Our first comparison criteria, ease of use. Why? Because it’s the most important.
Think about it. You don’t want to invest a lot of your precious time setting up an online store and tweaking the design only to find out that it’s a pain in the butt to manage day to day.
We take a look at how simple the OpenCart and WooCommerce platforms are to run.
There are two sides to the ease of use question when it comes to OpenCart.
On the one hand, users have access to an intuitive dashboard (which is slightly unusual for an open-source, self-hosted solution) and a large library of extensions.
On the other hand, installing, maintaining, and running a store built on OpenCart requires a certain degree of development experience.
If you’re not comfortable handling backend tasks, then it’s probably not the option for you.
Very good. Takes a while to get it setup to your own taste/needs, but worth the effort. Loads of online help for the most common stumbling blocks.
Having tried numerous e-commerce platforms opencart is by far my favourite.
I love that you can easily buy modifications from the marketplace for niche use case scenarios, and if not there are developers that are very knowledgeable of the product so custom functionality isn't a problem.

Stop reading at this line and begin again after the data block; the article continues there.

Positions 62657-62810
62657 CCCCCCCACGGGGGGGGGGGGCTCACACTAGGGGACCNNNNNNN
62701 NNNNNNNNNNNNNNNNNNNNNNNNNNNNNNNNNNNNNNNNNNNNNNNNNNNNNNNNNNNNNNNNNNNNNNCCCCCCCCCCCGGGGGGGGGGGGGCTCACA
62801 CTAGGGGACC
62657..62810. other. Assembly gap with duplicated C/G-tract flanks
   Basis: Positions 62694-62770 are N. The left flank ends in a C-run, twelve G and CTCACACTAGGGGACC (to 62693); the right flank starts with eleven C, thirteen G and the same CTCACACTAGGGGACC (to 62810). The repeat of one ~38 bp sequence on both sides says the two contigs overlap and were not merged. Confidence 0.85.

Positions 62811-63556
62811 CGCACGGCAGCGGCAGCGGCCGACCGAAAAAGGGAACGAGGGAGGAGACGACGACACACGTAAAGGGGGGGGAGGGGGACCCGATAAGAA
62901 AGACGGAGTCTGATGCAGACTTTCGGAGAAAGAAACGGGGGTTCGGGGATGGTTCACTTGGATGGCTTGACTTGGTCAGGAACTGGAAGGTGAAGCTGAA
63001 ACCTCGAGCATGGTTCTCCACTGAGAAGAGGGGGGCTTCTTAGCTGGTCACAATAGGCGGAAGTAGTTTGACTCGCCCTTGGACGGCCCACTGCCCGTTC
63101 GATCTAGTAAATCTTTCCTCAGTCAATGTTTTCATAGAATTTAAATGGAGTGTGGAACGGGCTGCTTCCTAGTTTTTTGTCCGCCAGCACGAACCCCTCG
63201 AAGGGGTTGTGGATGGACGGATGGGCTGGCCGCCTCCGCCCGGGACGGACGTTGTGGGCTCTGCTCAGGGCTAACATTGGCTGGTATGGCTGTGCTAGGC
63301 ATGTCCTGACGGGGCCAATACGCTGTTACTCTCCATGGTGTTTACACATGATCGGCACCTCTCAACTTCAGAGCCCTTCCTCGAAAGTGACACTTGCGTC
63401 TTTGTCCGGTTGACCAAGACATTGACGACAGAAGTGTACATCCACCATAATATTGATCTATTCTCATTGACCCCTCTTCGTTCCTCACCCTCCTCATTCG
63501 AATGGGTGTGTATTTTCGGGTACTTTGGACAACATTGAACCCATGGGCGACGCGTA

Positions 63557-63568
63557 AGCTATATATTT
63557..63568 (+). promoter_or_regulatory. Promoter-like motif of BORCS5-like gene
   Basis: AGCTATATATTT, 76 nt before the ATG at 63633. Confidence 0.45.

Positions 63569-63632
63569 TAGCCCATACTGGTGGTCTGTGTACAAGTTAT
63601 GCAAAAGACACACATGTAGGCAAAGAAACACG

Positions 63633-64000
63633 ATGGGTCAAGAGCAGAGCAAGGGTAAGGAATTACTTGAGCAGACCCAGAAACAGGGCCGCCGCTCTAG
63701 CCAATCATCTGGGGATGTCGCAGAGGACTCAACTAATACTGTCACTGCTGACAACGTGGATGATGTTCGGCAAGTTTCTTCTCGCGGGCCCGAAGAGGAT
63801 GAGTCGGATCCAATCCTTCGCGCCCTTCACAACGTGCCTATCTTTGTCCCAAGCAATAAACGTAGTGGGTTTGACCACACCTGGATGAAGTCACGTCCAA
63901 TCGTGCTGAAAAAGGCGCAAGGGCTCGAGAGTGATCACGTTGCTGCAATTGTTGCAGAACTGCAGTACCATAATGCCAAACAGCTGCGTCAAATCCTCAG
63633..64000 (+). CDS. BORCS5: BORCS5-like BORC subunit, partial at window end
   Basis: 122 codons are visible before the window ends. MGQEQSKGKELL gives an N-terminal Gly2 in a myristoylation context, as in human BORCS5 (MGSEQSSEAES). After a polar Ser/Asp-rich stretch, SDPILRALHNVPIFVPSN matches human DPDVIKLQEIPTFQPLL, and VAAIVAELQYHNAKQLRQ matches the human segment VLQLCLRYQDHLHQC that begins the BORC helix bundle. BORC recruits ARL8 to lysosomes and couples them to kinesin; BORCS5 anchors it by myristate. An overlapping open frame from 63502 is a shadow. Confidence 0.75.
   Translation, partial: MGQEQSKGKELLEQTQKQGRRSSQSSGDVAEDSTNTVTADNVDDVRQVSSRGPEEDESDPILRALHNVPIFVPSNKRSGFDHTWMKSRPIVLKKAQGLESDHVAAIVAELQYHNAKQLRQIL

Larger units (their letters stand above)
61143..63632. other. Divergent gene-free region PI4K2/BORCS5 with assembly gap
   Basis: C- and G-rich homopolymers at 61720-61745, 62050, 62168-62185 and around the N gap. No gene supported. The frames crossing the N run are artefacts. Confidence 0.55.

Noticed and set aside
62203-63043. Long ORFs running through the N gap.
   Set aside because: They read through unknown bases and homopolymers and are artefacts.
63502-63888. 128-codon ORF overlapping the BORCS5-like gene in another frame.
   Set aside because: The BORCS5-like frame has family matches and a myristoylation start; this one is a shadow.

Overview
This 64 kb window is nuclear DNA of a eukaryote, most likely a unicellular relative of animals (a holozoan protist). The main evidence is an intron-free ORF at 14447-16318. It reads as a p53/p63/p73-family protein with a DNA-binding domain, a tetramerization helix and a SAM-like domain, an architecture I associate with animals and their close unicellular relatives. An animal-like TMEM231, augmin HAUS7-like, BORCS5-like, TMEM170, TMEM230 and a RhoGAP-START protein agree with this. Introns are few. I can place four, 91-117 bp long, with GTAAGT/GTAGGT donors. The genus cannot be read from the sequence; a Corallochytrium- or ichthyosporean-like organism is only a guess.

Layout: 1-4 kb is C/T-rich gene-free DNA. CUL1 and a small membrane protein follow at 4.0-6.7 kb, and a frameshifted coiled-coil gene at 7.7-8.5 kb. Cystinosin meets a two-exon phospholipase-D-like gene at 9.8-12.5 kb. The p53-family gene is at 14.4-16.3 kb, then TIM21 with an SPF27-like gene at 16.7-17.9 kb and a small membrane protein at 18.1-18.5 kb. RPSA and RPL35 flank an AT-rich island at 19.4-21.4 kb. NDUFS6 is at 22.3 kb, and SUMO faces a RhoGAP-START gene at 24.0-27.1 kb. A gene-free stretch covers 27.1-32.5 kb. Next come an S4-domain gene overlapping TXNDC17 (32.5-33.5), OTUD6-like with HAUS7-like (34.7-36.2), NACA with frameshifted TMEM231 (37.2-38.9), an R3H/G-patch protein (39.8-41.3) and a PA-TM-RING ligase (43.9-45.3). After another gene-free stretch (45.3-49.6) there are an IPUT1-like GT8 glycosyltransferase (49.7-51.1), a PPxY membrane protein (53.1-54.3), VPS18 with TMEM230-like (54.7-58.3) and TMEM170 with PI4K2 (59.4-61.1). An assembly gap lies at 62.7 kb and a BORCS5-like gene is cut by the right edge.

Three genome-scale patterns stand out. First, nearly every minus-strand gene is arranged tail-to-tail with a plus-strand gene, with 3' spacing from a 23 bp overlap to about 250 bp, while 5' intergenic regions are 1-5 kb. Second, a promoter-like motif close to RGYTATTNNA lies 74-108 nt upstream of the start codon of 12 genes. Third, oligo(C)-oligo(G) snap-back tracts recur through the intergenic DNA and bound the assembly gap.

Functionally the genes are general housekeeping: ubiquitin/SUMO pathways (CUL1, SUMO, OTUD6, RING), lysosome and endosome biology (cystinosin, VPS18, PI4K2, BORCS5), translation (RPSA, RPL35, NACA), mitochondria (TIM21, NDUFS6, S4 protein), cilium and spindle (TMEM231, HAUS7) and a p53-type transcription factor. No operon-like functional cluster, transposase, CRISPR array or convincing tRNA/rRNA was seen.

WooCommerce is very easy to use. A set-up wizard walks you through the initial process of setting up your store.
Carrying out typical ecommerce tasks, like adding product inventory, processing orders, and launching promotions and discounts, is straightforward. WooCommerce offers a simple and intuitive dashboard that WordPress users will find familiar.
Choosing a theme and integrating with third-party services (like shipping providers, payment gateways, and email marketing apps) is also relatively straightforward. WooCommerce utilizes “extensions” to offer an array of features, although some of these extensions are quite pricey.
If you have any problems, you can pay for dedicated support or consult the large community of WooCommerce users.
“The best eCommerce platform available!”
“Such a good product running perfect for 6 months now. Thanks and keep up the good work.”
“This is incredible shopping cart. So professional solution with huge amount of add-ons. Thank you for your work!”
Powerful features are great, but we all know first impressions count. So, do OpenCart and WooCommerce templates actually look any good? See for yourself. We outline each platforms design options, plus showcase a few real life examples.
OpenCart comes with a straightforward, minimal theme that’s already installed. Users that want to change the design have two options: buy a theme from the marketplace or edit the source code directly.